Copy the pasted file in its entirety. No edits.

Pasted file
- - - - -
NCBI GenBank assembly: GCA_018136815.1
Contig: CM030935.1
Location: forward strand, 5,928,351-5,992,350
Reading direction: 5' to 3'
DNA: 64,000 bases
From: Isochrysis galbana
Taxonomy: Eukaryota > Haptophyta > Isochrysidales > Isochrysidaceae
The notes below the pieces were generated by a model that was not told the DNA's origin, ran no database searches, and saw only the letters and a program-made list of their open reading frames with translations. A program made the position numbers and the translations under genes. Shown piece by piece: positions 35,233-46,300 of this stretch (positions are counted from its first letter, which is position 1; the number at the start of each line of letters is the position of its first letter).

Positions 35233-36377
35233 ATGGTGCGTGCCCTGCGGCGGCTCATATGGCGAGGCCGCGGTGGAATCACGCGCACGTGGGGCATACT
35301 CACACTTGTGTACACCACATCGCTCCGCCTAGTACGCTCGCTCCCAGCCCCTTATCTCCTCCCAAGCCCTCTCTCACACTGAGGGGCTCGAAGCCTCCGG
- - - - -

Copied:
NCBI GenBank assembly: GCA_018136815.1
Contig: CM030935.1
Location: forward strand, 5,928,351-5,992,350
Reading direction: 5' to 3'
DNA: 64,000 bases
From: Isochrysis galbana
Taxonomy: Eukaryota > Haptophyta > Isochrysidales > Isochrysidaceae
The notes below the pieces were generated by a model that was not told the DNA's origin, ran no database searches, and saw only the letters and a program-made list of their open reading frames with translations. A program made the position numbers and the translations under genes. Shown piece by piece: positions 35,233-46,300 of this stretch (positions are counted from its first letter, which is position 1; the number at the start of each line of letters is the position of its first letter).

Positions 35233-36377
35233 ATGGTGCGTGCCCTGCGGCGGCTCATATGGCGAGGCCGCGGTGGAATCACGCGCACGTGGGGCATACT
35301 CACACTTGTGTACACCACATCGCTCCGCCTAGTACGCTCGCTCCCAGCCCCTTATCTCCTCCCAAGCCCTCTCTCACACTGAGGGGCTCGAAGCCTCCGG